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Feistmann's father has arrived with a set of racing rain tires. As the rain keeps falling, horsepower goes down to defeat and Tidwell's chances rise—his little Formula B won't just be spinning its wheels. In the morning run King of the Mountain Scott in his 400-hp Cobra was outrun by an able young man from Charlotte, John Phelps, in a tiny Sprite; Phelps will earn himself the "most with what you have" trophy.
Pete Feistmann shakes his head in disappointment. No hope of turning an all-time record today. John Scott sees that his year-old record is safe; he rules the Cobra uncontrollable in the wet and loads it back on the trailer. "I'll be back next year," he snorts. His record is safe but he has to leave his kingdom up for grabs.
With the return of the doctors and ambulances, the cars roar off on the first of the two official runs.
The rain keeps coming, the ground gets softer, the wheel-less Porsche falls off the jack stands. Jack Baumgardner's little giant killer goes fast in the wet, but not fast enough. Finally, two are left to make the first run; Feistmann, a five-year veteran, and Tidwell, 10.
Feistmann goes up, looks good. Near perfect, the corner workers say. The car is a little twitchy, like it's riding on water in the turns. "You never look at the gauges," he has said. "I can't explain the concentration, it's fantastic. In the rain, it's everything. You have to use all the road and brake deep." He crosses the finish line and stops for a minute, breathing hard. He gets out of the car and says, "That was a damn good run."
Tidwell goes up, tires visibly sticking better in the rear as he leaves the line, spray coming off the front wheels straight up, slapping him in the face in the turns. His left hand wipes the water from under his visor. Two years ago Tidwell took the nose off the car on the wall, spinning in a wet spot. This time he brakes too soon at the wall, gets back on the power, almost loses it. "I crowded the tires," he revealed later, "washed out the front end. Forgot they were meant for a 2,000-pound automobile." He crosses the line, catches his breath and climbs out. To Feistmann he says, "That was a damn good run."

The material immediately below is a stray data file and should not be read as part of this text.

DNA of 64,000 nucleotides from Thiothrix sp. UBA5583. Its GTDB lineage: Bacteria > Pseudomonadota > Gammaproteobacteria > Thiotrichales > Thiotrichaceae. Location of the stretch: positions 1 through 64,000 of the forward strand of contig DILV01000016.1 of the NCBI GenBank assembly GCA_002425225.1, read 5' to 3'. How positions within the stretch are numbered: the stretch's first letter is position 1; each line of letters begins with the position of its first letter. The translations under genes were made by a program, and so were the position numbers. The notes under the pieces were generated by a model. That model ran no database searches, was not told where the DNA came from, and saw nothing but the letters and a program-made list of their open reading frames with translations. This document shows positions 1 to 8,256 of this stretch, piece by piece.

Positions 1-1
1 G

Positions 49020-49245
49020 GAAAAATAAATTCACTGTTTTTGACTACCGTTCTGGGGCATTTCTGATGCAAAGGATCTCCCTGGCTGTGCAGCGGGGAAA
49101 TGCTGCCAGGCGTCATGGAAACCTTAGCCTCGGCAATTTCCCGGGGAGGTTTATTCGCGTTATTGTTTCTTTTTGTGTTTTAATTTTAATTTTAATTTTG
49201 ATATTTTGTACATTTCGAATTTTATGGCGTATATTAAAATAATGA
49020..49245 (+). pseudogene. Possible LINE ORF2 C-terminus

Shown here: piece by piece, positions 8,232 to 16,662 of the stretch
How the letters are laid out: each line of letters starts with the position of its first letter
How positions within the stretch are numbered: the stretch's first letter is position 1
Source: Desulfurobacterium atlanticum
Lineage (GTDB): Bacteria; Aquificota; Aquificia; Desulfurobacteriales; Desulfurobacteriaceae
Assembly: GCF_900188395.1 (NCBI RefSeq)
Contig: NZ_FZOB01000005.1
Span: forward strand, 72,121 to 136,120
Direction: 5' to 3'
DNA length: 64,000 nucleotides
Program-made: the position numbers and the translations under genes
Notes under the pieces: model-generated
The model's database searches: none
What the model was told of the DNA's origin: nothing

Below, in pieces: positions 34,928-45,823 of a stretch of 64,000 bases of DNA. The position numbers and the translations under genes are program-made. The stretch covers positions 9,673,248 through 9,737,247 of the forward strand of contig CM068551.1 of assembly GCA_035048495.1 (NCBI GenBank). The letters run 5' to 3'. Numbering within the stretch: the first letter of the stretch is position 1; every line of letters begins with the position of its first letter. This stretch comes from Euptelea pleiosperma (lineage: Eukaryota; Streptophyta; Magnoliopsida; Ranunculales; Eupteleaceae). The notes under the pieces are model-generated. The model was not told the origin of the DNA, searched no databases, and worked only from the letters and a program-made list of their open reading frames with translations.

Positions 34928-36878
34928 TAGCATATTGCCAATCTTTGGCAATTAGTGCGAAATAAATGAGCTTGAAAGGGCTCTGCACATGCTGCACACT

The drivers wait and the times are announced: Feistmann—2:23.594, Tidwell—2:23.546. Forty-eight one-thousandths of a second. Two years ago, before the club bought the new timer, the race would have been a tie. Tidwell grins and says, "If I hadn't lost that weight Feistmann would have beat me."
The racers have one more try. Feistmann holds off, elects to wait at the back of the line to sec if the rain will let up for two minutes, that's all he needs; just two minutes and some nice warm cars in front of him to burn off the water. Two cars leave the line dumping oil; the crew is sent to find sand to cover the slick on the pavement. Feistmann frowns. Three out of seven cars have gone off course, conditions are getting worse. Word comes down that oil and mud are everywhere; the workers are tired and wet and want to go home. Feistmann makes his last run. A good start. But the car starts to float on the straights, the corners are gutted with mud, people huddle under plastic in the trees, the water has washed away all the skidding tire marks. He lets off halfway up, "You know when you've done your best. I won't put the car in a tree kidding myself."
Tidwell hears the time, slower than the first. He can pack up his title but he elects to take his last run anyway, a slow scenic tour by his standards, just to see the mountain one more time this year. Next year it might be dry; next winter he's going to have to find time away from the business to build that Porsche engine, get him some bigger tires to beat Feistmann again. He did it with the Volkswagen this time, but they won't let him do it next year. And don't think Scott won't be back trying to whip some more seconds out of his big animal.
Could say that old mountain is snobbish, never letting an outsider take home the bacon, making a man come back year after year before it allows him to the top in record time. Could say it thought those men were getting dangerously close to the two-minute mark so it doused the road with water just to make sure. And to spite them all, The Rock is going to rise out of the clouds tomorrow, sunny, the stream gushing, the tourists creeping to the top to ride the elevator up The Rock, getting the view the cheap way, the locals would say, taking the turns at five mph or so, making 30-minute runs to the summit. The burned oil and rubber smell will be washed out of the air; just a few tire marks are left at the start line. By noon the flag will be dried out and flapping again, pointing down the valley. In the woods the trees have a stripe of race-car paint here and there; a few broken metal parts glisten in the wet leaves. And stenciled carefully on the rocks below in white paint: REPENT YOU SINNERS.